The Longhorned tick, first found last fall, has survived the winter and appears to be a permanent US resident now.
A species of tick native to Southeast Asia has somehow found its way to the United States and has survived the winter, making it likely a permanent resident. The New Jersey Department of Agriculture first announced the discovery of the East Asian or Longhorned tick at a farm in the state back in the fall, and authorities monitored the ticks through the winter.
The National Veterinary Services Laboratory confirmed the finding that the ticks had survived back on April 17 and were now established in New Jersey. A farmer discovered thousands of the ticks on a sheep as it was being sheared, prompting authorities to get involved.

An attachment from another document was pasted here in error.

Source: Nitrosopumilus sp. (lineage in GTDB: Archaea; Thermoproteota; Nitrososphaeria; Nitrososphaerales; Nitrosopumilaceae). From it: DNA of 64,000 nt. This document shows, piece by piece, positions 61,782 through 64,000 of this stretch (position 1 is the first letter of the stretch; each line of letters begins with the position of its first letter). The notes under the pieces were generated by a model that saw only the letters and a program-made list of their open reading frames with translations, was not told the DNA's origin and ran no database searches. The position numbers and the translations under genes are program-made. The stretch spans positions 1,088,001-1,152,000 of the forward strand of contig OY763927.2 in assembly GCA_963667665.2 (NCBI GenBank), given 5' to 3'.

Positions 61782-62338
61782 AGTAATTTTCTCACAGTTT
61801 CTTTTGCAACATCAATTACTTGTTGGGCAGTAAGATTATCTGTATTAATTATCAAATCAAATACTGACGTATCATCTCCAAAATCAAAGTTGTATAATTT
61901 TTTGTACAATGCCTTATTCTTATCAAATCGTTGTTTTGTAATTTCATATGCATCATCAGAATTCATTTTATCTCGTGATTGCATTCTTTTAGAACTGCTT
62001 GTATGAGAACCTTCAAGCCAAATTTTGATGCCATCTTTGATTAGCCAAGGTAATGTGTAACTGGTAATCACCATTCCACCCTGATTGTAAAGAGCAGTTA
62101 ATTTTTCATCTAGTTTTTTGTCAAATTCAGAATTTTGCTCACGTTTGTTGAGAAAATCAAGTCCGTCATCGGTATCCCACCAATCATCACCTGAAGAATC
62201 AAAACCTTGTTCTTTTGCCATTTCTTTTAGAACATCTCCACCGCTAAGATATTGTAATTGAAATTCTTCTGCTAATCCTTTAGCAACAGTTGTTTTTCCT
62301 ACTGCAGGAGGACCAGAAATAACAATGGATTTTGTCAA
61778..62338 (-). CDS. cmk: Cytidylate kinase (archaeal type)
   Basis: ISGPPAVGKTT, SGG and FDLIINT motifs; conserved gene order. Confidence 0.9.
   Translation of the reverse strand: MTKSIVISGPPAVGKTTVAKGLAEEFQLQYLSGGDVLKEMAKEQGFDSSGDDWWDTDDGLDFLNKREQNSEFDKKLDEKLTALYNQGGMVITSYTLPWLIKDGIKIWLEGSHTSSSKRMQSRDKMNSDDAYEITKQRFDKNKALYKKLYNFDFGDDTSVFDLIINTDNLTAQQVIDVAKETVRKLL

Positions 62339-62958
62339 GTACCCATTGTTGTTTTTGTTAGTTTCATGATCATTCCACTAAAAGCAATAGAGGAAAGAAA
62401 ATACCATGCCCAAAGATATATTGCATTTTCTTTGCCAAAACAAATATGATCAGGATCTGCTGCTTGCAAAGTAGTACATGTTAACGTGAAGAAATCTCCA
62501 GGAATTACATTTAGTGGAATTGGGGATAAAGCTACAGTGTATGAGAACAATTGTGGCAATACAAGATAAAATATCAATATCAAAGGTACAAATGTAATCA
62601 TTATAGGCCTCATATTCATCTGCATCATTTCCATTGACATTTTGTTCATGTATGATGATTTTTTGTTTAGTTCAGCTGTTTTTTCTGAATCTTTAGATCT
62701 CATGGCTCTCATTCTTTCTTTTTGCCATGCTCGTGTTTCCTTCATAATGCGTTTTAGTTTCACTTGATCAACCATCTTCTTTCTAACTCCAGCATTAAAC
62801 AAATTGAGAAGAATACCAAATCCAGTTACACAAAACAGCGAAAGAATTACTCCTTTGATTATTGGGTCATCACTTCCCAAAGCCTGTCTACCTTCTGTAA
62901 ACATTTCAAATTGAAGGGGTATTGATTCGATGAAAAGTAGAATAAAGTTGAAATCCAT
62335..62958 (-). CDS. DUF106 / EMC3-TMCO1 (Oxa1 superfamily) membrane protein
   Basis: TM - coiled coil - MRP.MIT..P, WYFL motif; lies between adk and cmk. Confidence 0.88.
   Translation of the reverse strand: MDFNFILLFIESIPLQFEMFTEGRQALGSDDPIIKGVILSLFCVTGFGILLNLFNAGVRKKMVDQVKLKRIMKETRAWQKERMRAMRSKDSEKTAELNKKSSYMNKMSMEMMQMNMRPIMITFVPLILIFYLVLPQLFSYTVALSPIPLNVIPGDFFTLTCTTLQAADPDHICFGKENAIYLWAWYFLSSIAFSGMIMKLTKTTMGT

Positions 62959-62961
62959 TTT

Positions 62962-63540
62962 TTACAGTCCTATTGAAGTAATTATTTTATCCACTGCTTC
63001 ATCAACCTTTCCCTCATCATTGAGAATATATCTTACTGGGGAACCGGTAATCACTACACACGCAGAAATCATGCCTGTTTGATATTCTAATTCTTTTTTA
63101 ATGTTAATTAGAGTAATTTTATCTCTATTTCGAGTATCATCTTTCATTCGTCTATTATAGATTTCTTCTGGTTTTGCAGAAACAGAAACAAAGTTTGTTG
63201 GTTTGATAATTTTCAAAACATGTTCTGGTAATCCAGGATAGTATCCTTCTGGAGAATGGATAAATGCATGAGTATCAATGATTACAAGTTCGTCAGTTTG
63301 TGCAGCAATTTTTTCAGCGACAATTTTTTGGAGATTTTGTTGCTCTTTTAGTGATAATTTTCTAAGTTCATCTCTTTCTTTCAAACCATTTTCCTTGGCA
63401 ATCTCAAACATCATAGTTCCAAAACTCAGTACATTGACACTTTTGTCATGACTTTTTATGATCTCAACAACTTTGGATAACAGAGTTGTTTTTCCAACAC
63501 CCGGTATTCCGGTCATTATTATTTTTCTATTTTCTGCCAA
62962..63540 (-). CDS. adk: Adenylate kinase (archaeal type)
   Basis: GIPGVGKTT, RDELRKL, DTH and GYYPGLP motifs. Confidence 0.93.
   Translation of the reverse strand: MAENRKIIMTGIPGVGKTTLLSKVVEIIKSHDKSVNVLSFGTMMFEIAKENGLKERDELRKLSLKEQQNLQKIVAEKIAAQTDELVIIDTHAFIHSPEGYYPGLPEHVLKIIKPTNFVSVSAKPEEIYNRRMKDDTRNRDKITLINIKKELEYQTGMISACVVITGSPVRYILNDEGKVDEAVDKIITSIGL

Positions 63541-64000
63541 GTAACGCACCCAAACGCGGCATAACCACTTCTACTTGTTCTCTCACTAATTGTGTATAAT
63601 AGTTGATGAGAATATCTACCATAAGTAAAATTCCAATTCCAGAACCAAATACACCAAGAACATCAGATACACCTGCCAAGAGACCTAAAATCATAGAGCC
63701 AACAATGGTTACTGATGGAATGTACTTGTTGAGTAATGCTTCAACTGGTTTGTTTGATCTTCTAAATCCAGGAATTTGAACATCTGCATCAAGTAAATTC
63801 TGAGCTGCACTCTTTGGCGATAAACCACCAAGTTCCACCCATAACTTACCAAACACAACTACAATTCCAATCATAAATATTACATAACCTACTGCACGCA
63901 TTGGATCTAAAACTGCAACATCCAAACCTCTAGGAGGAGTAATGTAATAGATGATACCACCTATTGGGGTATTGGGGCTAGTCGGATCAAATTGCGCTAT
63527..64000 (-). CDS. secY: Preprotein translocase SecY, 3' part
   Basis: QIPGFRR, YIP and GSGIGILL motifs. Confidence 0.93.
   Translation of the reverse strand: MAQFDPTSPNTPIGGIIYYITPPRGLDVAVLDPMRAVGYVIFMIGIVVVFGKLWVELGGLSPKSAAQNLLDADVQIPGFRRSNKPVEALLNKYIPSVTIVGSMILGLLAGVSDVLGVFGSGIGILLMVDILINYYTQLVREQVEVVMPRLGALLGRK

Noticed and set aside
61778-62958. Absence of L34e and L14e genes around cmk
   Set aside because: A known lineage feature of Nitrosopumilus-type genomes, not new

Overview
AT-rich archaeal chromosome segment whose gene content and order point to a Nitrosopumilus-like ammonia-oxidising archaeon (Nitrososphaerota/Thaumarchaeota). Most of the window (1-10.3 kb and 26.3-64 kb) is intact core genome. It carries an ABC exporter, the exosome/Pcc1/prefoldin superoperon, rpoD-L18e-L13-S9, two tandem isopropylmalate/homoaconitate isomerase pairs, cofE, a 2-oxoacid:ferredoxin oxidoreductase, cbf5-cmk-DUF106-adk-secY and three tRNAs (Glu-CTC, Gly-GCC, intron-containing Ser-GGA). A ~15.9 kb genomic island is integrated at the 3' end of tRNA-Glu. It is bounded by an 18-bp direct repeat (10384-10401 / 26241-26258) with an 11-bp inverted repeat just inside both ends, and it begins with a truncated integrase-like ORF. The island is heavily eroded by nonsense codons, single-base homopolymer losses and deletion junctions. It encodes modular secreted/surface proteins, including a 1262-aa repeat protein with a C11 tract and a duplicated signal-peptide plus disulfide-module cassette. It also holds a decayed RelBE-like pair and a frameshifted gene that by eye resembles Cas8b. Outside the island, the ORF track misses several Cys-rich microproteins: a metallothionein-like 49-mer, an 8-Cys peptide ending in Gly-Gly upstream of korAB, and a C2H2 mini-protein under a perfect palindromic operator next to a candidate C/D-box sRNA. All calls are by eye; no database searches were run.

Authorities are not sure how the tick got here, as the Longhorned tick is native to Southeast Asia and the sheep in question had not traveled out of the country, and rarely even traveled out of the New Jersey county in which it resides. While the Longhorned tick can carry deadly diseases, these particular ticks were not carrying any.
“Following initial identification by the Center for Vector Biology at Rutgers University and the Hunterdon County Department of Health, the National Veterinary Services Laboratory (NVSL) in Ames, Iowa confirmed on November 9, 2017 the finding of an exotic East Asian tick (Haemaphysalis longicornis), also known as the Longhorned tick or bush tick, on a farm in Hunterdon County. Until that time, this tick was not known to exist in the U.S. How it arrived in New Jersey remains a mystery,” reads a statement from the department.